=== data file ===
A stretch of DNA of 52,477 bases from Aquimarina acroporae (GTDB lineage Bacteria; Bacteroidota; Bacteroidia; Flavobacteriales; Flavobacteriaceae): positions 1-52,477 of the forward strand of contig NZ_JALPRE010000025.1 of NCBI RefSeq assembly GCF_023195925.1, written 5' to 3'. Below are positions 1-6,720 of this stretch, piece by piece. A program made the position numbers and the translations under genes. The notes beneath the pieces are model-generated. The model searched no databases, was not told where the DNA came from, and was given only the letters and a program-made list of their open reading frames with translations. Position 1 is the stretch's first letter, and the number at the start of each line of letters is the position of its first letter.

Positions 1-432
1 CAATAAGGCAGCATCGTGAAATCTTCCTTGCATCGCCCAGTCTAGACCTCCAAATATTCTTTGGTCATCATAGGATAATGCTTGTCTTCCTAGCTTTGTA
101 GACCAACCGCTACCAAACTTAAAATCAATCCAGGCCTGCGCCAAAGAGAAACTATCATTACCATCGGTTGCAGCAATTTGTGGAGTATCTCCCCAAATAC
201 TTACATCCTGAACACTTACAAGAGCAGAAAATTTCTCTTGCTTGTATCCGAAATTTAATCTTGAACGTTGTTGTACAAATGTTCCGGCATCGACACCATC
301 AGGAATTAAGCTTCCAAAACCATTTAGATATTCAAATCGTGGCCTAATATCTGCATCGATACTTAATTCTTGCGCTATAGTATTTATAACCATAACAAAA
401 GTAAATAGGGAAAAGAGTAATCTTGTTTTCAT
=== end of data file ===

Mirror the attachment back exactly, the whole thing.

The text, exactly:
A stretch of DNA of 52,477 bases from Aquimarina acroporae (GTDB lineage Bacteria; Bacteroidota; Bacteroidia; Flavobacteriales; Flavobacteriaceae): positions 1-52,477 of the forward strand of contig NZ_JALPRE010000025.1 of NCBI RefSeq assembly GCF_023195925.1, written 5' to 3'. Below are positions 1-6,720 of this stretch, piece by piece. A program made the position numbers and the translations under genes. The notes beneath the pieces are model-generated. The model searched no databases, was not told where the DNA came from, and was given only the letters and a program-made list of their open reading frames with translations. Position 1 is the stretch's first letter, and the number at the start of each line of letters is the position of its first letter.

Positions 1-432
1 CAATAAGGCAGCATCGTGAAATCTTCCTTGCATCGCCCAGTCTAGACCTCCAAATATTCTTTGGTCATCATAGGATAATGCTTGTCTTCCTAGCTTTGTA
101 GACCAACCGCTACCAAACTTAAAATCAATCCAGGCCTGCGCCAAAGAGAAACTATCATTACCATCGGTTGCAGCAATTTGTGGAGTATCTCCCCAAATAC
201 TTACATCCTGAACACTTACAAGAGCAGAAAATTTCTCTTGCTTGTATCCGAAATTTAATCTTGAACGTTGTTGTACAAATGTTCCGGCATCGACACCATC
301 AGGAATTAAGCTTCCAAAACCATTTAGATATTCAAATCGTGGCCTAATATCTGCATCGATACTTAATTCTTGCGCTATAGTATTTATAACCATAACAAAA
401 GTAAATAGGGAAAAGAGTAATCTTGTTTTCAT